THE HON WARREN SNOWDON MP
Minister for Veterans’ Affairs
19 May 2011
The Minister for Veterans’ Affairs, Warren Snowdon, has arrived in Crete with six Australian Second World War veterans and will tomorrow attend a commemorative ceremony to mark the 70th anniversary of the Battle of Crete.
The ceremony will be held at the Hellenic-Australian Memorial, at Rethymno, on Crete, which depicts the Greek people fighting side by side with Australians during the battle for Crete from 20 to 29 May 1941.
Mr Snowdon will deliver the commemorative address and lay a wreath during the service.
“This is a very important ceremony; it marks the 70th anniversary of the German airborne invasion of Crete, an invasion unlike any other—because it was the first major aerial invasion in military history.
“It was the day when the Second World War came to Crete to fight over 10 days in what became an epic struggle. While Australians were ill prepared, ill equipped, and had a poor communication network, they were gritty and resolute and determined to repel the assault.
“While the outcome of the campaign wasn’t in the Allies’ favour, it was a significant battle that showcased the best of Australia’s defence forces,” Mr Snowdon said.
Of the 6,500 Australians that served in Crete, 274 were killed, 507 wounded and 3,102 taken prisoner of war. Only 16,500 of the 33,000 Allied troops in Crete were successfully evacuated.
Mr Snowdon said Australia’s losses paled in comparison to those suffered by the Greeks, who lost half a million in the Second World War.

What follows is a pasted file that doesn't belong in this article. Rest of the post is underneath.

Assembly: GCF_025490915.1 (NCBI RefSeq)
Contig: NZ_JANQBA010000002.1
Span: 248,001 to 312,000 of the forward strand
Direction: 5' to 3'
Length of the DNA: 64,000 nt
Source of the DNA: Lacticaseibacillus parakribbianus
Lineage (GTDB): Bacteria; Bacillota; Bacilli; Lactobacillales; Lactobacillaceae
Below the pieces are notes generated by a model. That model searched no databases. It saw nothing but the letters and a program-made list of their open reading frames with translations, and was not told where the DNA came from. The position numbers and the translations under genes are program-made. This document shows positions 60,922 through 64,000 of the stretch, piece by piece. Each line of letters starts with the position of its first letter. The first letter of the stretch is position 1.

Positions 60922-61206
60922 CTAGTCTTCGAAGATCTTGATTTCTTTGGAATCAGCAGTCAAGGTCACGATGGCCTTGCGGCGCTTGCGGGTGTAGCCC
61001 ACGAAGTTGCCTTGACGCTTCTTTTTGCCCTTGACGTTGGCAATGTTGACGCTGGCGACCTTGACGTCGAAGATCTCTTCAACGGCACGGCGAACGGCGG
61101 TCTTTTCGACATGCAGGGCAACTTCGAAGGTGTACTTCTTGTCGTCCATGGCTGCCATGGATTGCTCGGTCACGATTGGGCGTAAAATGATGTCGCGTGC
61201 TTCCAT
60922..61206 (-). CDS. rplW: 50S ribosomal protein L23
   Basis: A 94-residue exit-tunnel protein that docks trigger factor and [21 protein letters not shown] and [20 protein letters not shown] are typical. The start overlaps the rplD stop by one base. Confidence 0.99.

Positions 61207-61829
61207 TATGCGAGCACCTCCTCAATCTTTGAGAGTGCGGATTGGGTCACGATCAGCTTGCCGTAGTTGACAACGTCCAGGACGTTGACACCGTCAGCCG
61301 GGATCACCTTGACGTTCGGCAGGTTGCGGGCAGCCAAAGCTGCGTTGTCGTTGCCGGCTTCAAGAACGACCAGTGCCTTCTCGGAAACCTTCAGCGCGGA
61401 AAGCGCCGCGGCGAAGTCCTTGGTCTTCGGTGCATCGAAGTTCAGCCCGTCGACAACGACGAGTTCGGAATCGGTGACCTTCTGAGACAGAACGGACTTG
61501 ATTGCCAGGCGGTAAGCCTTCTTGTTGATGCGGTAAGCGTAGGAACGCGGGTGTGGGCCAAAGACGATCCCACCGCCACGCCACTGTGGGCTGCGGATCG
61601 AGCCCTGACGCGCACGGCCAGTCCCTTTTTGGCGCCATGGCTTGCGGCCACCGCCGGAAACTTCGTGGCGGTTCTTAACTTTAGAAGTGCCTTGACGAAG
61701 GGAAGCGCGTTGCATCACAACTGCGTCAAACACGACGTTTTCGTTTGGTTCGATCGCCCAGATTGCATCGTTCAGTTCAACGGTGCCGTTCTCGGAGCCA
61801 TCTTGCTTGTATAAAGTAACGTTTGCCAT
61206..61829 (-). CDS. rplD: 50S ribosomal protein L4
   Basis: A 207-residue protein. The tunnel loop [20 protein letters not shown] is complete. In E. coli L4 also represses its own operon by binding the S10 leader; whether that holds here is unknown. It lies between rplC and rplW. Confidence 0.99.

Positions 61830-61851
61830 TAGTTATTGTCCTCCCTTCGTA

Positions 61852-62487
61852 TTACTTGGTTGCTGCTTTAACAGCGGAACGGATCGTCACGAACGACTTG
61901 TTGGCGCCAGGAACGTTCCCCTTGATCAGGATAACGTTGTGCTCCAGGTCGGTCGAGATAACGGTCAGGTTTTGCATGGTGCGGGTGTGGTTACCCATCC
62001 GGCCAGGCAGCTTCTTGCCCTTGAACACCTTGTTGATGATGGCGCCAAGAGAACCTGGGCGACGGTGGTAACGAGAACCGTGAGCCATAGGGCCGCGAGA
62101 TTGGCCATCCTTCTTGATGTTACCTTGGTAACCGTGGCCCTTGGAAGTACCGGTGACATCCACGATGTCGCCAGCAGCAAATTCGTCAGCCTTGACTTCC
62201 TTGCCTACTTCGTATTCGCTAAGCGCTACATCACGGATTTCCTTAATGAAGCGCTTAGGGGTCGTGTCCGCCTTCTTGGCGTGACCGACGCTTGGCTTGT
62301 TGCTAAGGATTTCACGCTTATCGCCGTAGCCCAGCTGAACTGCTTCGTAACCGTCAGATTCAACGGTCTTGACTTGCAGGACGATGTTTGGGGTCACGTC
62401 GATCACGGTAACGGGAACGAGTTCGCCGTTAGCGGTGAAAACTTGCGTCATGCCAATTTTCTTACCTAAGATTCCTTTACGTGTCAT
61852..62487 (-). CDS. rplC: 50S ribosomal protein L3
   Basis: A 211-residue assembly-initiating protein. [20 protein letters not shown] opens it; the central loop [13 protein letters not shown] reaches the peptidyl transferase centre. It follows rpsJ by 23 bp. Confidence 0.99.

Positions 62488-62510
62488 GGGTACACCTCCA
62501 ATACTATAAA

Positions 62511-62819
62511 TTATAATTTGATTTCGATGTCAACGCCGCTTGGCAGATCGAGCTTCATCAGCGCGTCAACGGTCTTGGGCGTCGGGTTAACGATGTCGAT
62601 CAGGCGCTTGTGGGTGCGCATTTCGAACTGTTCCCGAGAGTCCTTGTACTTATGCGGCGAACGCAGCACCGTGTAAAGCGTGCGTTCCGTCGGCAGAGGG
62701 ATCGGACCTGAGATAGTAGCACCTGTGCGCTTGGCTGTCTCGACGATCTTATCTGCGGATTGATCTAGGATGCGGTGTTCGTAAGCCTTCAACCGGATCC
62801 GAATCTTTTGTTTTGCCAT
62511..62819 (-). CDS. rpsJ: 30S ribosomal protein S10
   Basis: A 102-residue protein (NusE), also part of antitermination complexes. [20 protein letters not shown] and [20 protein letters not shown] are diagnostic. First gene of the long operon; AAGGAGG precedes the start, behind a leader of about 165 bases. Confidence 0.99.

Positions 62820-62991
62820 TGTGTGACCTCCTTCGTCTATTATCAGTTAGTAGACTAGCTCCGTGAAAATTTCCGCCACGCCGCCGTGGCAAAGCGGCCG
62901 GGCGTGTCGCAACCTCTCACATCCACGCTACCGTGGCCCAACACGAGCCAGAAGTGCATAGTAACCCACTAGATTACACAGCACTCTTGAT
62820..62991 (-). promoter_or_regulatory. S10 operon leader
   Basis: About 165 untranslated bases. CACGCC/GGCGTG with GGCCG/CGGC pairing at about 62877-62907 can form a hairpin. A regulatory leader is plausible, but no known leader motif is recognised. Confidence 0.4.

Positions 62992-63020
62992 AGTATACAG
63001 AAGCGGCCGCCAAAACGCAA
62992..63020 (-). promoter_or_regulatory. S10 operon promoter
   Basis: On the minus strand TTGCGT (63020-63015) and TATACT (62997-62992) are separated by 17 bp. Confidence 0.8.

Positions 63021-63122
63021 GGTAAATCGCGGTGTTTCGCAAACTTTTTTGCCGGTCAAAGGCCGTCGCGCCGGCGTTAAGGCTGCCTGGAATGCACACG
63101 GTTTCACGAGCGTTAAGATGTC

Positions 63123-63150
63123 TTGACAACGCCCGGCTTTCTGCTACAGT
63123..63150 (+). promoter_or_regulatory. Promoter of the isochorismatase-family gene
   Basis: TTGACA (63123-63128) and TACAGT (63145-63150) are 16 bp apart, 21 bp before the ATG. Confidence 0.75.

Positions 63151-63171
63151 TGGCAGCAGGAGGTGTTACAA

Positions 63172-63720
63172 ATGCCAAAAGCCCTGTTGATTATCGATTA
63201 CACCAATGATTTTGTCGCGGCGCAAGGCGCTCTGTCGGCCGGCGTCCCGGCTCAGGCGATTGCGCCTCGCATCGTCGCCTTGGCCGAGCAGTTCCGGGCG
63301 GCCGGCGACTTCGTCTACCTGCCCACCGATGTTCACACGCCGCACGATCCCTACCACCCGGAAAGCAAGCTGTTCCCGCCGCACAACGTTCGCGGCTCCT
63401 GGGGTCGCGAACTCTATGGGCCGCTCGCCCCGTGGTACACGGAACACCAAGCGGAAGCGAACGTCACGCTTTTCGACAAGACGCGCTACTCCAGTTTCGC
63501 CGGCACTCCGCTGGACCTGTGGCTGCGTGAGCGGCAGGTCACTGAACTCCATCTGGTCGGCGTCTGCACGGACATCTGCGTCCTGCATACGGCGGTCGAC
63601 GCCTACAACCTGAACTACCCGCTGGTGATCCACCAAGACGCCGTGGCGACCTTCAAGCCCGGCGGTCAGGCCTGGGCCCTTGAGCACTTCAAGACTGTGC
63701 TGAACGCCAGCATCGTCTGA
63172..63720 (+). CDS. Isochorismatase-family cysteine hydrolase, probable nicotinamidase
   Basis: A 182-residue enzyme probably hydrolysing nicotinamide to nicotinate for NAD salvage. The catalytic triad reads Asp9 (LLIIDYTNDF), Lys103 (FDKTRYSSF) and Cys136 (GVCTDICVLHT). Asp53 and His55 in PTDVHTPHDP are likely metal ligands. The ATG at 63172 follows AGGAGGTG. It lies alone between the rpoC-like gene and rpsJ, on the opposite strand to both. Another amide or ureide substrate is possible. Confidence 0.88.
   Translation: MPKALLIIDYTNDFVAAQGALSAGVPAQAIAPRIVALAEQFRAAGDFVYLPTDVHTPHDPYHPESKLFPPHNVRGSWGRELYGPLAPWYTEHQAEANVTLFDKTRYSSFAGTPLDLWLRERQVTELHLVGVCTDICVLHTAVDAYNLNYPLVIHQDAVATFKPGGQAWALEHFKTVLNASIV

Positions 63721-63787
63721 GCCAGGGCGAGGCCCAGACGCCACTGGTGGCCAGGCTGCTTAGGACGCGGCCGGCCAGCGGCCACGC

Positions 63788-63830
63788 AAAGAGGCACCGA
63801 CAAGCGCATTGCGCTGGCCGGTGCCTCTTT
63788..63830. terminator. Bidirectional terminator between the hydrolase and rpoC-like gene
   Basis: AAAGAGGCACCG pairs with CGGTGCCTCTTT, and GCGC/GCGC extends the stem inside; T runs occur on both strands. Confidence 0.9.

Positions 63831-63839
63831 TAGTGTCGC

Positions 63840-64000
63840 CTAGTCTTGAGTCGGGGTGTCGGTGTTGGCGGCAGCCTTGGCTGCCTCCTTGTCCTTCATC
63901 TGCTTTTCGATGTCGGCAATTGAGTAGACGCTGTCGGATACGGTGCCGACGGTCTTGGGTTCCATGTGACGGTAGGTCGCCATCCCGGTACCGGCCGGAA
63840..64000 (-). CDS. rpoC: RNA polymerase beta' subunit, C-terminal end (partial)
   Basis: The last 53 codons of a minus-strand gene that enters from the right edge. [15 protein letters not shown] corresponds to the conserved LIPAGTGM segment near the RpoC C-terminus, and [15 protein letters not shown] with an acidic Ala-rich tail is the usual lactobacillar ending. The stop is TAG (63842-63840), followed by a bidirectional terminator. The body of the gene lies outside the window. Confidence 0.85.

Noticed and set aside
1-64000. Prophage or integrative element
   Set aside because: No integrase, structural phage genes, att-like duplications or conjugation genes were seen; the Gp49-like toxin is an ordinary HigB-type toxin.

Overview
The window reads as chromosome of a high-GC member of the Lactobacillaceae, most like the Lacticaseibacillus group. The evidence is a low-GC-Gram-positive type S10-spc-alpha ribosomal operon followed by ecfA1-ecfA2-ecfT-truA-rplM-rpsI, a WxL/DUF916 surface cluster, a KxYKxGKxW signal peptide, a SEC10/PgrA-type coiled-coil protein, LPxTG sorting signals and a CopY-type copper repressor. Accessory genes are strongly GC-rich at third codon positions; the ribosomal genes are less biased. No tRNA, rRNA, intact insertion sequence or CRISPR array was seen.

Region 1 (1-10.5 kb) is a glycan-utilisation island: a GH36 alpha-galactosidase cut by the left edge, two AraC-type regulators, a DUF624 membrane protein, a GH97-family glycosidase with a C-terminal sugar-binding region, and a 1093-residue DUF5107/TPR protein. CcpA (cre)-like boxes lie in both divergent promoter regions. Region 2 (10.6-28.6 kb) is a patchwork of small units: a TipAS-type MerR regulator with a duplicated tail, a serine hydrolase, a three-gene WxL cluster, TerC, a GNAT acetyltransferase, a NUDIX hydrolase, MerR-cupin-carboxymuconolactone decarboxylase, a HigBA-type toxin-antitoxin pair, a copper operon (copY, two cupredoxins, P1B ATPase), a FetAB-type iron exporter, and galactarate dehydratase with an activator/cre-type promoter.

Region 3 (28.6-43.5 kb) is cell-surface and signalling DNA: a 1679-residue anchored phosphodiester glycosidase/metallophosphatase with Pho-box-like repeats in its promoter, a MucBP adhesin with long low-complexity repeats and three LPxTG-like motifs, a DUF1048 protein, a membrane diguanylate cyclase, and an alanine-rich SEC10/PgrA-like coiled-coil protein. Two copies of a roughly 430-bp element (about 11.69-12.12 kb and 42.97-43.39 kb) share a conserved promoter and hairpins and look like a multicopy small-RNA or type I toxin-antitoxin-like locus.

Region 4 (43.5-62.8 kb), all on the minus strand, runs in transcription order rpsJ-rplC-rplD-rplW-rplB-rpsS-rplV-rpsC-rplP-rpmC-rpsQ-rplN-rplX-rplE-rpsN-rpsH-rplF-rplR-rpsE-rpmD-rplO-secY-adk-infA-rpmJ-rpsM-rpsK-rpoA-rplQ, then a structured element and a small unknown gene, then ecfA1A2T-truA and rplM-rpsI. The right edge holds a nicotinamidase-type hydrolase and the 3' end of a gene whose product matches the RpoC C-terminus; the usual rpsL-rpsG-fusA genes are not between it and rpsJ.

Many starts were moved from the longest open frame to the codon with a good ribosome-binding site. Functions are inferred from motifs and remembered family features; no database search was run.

“The Greeks showed great courage and tenacity. On the island of Crete, they joined the battle with whatever weapons they had. In some cases civilians went into action armed only with what they could gather from their kitchens or barns.
“This country holds a special place in the hearts and minds of the veterans,” he said.
Mr Snowdon said that 70 years have passed since Australian forces first arrived in Greece in April 1941, to join the Allied forces holding back the German and Italian advance.
“The mission is a great opportunity to understand the significance of their role during the Second World War and to represent all their mates who served in Greece and on the island of Crete, especially those who didn’t make it home.
“For some of these veterans, this will be their first trip back since their service to see the legacy of their hard work. I feel honoured to share this experience with them,” he said.
During the German invasion of Greece, the Australians provided support on land and at sea. Unfortunately, the Allies were overrun by the Germans and with Greek confidence waning it was decided that withdrawal was required. Of the 17,125 Australians who served in Greece, 320 died, 494 were wounded and 2,030 became prisoners of war.
While in Rethymno, Mr Snowdon will also officially open an exhibition featuring memorabilia and photographs from the Battle of Crete collected by the Australian War Memorial, the Greek War Museum and from the private collection of avid local collector, Dimitris Skartzilakis.
The mission will conclude on 22 May with the veterans due to return to Australia on 26 May.
Media inquiries: Department of Veterans’ Affairs Media: 02 6289 6203 or 0411 255 229
Editor’s note: Interviews with Minister Snowdon and the veterans are available upon request. Additional resources including images, media backgrounder and biographies of the veterans are available from the DVA Media Centre at www.dva.gov.au/media